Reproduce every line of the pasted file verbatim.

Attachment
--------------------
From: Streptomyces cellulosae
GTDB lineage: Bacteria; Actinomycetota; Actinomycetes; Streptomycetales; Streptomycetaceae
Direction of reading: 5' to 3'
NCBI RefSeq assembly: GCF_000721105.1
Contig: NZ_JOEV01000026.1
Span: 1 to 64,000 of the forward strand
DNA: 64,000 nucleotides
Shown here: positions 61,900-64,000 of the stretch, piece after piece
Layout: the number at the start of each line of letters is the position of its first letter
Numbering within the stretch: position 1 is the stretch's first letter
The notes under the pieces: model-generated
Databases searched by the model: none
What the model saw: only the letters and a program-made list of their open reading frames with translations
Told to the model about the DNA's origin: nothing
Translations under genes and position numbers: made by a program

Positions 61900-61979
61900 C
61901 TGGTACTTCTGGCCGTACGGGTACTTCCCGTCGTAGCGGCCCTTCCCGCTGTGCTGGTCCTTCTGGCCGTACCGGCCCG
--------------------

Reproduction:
From: Streptomyces cellulosae
GTDB lineage: Bacteria; Actinomycetota; Actinomycetes; Streptomycetales; Streptomycetaceae
Direction of reading: 5' to 3'
NCBI RefSeq assembly: GCF_000721105.1
Contig: NZ_JOEV01000026.1
Span: 1 to 64,000 of the forward strand
DNA: 64,000 nucleotides
Shown here: positions 61,900-64,000 of the stretch, piece after piece
Layout: the number at the start of each line of letters is the position of its first letter
Numbering within the stretch: position 1 is the stretch's first letter
The notes under the pieces: model-generated
Databases searched by the model: none
What the model saw: only the letters and a program-made list of their open reading frames with translations
Told to the model about the DNA's origin: nothing
Translations under genes and position numbers: made by a program

Positions 61900-61979
61900 C
61901 TGGTACTTCTGGCCGTACGGGTACTTCCCGTCGTAGCGGCCCTTCCCGCTGTGCTGGTCCTTCTGGCCGTACCGGCCCG